Who We Are

C. G. Jung Society is a non-profit education corporation, founded in 1973. Today, we are a vibrant community of lay people, academics, therapists, and analysts. We welcome participants from diverse walks of life, interested in growing their knowledge of Jung as a stepping stone to personal transformation.

Each lecture and workshop is designed to provide an understanding and experience of the prolific writings of Jung for people with all levels of previous exposure to analytical psychology. Please note that our program is not a form of therapy nor a substitute for therapy.

Values Statement

We honor and respect the historical roots of Jungian analytical psychology in Western European culture. We also recognize the privileged nature of that culture and Jung's awareness of the limitations that privilege imposed on the human psyche in Jung's own lifetime. We follow his example by being conscious of the deficits in our cultural climate today.

C.G. Jung Society, Seattle, therefore embraces diversity and inclusion. We define diversity in terms of learning approaches and practices (intellectual, applied, and experiential); perspectives on Jung's work (classical Jungian thought; post-Jungian, critical; and interdisciplinary). We are working towards combining the entire spectrum of this diversity as we seek to show the relevance of a Jungian psychological lens in our everyday lives.

We also embrace diversity in terms of participants of our community, and therefore aim to be inclusive of the personal and cultural expressions, belief systems, and knowledges derived from diverse cultures. We take our cue from Jung's own work, realizing that it is our
responsibility to make his interest in the diverse expressions of psychic life relevant to contemporary societal needs, interests, and understandings. Jung believed that everyone has an unconscious life, and that only by looking to and learning from different cultures would we truly begin to uncover the depths of our psyches.

For this reason, he traveled to and studied a multiplicity of cultures: He visited the Taos pueblo in 1925, and wrote about what he learned from native American culture in Memories, Dreams, and Reflections (1973); he journeyed to East Africa where, over a five-month period, he crystallized many of his important psychological concepts; and he traveled to India in 1937, where he learned about the role of symbolism through the study of Hindu philosophy. Jung also studied yoga, and valued it for its powerful parallels with psychoanalysis and the development of the inner life. He believed that the mandala was a symbol of the self.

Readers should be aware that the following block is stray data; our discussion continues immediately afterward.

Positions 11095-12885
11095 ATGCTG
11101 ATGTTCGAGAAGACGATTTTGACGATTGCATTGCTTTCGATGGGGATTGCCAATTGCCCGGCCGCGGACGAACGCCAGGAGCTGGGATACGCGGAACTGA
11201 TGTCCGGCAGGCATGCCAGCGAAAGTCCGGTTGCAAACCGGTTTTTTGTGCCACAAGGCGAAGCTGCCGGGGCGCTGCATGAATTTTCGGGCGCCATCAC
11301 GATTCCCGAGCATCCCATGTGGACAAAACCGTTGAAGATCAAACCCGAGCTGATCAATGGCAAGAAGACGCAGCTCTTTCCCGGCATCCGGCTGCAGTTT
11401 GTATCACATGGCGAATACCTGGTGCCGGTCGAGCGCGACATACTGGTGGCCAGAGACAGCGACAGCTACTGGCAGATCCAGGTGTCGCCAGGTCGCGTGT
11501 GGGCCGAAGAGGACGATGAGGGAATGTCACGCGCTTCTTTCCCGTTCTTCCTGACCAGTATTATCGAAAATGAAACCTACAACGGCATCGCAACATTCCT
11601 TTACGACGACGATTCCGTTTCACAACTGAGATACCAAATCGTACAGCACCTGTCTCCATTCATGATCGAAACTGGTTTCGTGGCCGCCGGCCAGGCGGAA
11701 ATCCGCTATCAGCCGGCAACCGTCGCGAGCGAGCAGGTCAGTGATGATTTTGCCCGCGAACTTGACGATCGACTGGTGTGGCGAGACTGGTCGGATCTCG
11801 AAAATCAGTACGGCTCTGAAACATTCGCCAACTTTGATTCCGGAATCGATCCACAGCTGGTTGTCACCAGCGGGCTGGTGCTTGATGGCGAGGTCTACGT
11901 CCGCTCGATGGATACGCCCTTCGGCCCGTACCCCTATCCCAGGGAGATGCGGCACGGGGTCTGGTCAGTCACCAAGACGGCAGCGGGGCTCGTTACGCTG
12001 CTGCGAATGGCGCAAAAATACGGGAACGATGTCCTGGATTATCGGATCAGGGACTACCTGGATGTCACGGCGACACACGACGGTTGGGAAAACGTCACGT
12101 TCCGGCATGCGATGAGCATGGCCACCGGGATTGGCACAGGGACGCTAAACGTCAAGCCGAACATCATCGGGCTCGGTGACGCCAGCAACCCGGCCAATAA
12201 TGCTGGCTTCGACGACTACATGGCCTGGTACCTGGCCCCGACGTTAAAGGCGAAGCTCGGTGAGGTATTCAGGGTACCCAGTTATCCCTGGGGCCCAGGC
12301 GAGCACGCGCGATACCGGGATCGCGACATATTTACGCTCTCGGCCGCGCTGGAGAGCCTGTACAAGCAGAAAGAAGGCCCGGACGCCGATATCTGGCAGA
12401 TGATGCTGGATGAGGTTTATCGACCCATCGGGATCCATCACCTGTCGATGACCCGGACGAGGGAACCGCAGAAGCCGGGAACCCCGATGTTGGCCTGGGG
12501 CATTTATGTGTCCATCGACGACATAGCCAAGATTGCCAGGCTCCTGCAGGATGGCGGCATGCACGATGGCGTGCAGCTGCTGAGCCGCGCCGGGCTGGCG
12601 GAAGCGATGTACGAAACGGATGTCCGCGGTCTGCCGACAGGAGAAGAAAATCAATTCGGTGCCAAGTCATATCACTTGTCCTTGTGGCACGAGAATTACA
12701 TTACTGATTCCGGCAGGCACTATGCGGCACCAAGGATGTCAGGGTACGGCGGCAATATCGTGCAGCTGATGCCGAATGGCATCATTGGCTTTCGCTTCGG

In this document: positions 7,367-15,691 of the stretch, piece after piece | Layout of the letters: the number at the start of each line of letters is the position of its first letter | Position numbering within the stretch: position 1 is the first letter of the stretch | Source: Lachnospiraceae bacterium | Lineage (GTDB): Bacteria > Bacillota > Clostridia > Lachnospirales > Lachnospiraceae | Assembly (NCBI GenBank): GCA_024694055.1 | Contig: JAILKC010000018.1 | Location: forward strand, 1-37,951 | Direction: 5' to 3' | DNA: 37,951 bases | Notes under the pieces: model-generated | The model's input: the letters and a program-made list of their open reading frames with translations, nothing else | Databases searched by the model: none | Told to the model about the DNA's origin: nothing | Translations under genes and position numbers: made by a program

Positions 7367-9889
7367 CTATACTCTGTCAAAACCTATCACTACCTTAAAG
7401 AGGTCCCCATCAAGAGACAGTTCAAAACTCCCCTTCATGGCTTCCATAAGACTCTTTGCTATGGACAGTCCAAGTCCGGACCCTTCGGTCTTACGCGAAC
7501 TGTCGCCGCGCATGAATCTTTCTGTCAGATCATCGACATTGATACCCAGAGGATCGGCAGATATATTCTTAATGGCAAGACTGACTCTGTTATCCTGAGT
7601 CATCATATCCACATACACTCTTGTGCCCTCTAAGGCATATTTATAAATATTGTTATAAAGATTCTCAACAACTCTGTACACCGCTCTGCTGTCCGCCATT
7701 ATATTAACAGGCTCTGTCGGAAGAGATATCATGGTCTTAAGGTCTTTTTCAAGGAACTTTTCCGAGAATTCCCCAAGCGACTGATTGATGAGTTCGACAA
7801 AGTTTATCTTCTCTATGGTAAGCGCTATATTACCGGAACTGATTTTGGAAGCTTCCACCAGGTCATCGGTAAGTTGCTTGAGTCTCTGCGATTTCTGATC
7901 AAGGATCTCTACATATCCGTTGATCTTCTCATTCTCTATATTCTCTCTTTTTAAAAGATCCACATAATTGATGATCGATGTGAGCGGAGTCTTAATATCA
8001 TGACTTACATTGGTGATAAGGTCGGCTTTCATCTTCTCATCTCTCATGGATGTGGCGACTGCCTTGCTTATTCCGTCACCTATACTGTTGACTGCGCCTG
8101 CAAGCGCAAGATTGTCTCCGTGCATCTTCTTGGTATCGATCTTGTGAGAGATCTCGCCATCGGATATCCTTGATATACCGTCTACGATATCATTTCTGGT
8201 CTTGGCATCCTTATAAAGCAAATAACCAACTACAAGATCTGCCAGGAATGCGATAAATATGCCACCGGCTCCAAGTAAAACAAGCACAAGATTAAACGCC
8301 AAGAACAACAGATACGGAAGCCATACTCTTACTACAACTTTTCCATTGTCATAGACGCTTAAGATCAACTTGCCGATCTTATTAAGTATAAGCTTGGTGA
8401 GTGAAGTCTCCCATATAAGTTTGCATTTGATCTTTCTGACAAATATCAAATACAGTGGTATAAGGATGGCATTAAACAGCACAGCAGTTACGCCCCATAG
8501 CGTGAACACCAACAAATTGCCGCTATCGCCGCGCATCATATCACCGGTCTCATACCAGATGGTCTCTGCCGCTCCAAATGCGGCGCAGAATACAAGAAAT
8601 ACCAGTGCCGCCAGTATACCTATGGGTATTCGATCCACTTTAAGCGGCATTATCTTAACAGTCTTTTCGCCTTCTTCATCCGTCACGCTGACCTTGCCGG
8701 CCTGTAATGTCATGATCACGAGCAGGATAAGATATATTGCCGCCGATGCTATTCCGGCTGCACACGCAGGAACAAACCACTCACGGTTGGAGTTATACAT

His psychology has further been shown to have powerful affinities with Jewish mystical thought and ancient Egyptian and Mesopotamian mythologies. It is from his travels, studies, personal discoveries and work with his patients that he developed the theories of the collective unconscious—the archetypes that arise from the deepest layers of the soul of humanity, shared by all throughout time and history.

Examples of this rich cross-fertilization of ideas and practices is manifested in our programs. Following Jung's unrelentless welcoming of ideas and peoples within an ever-widening sphere of cultures, we welcome you to our programs, and look forward to your participation in our community.

Topics List

Typical kinds of topics presented and discussed at the C.G. Jung Society of Seattle include, but are not limited to:

  • Jungian psychology/analytical psychology and therapies
  • Post-Jungian thought
  • Archetypes and archetypal psychology
  • Dreams and dreamwork
  • Jung's life and work
  • Mythologies, folklore, and fairytales from around the world
  • Art and imagery
  • Active Imagination
  • Imaginal, mundus imaginalis
  • Conscious/ness and Unconscious/ness
  • Shadow; anima and animus
  • Transcendent Function
  • Body, soul, spirit, mind; subtle body, astral body, diamond body
  • Jung's relationships with his contemporaries
  • Historical considerations
  • Religion, spirituality, mysticism, and the Sacred
  • Transpersonal and metaphysical encounters and studies
  • Astrology
  • Healing traditions from around the world
  • Ancestors
  • Alchemy
  • Life stages (e.g., early-life; mid-life; sage, crone, wisdom holder; dying, death)
  • Sexuality, gender, and identity
  • Daimones/daemones
  • Individuation
  • Psyche (individual/personal psyche, objective/impersonal psyche)
  • Mandalas and labyrinths
  • Somatic expressions (e.g., embodied practices, Authentic Movement, etc.)
  • Wounded healer
  • Trauma and suffering
  • Ecopsychology
  • Jung's psychological typologies (e.g., introversion, extroversion, thinking, feeling, etc.)

How You Can Get Involved

Please consider supporting our worthwhile work by joining our email list, following us on Facebook or Linked In, attending one of our upcoming events, becoming a member, volunteering your time, and/or making a donation. Thank you.
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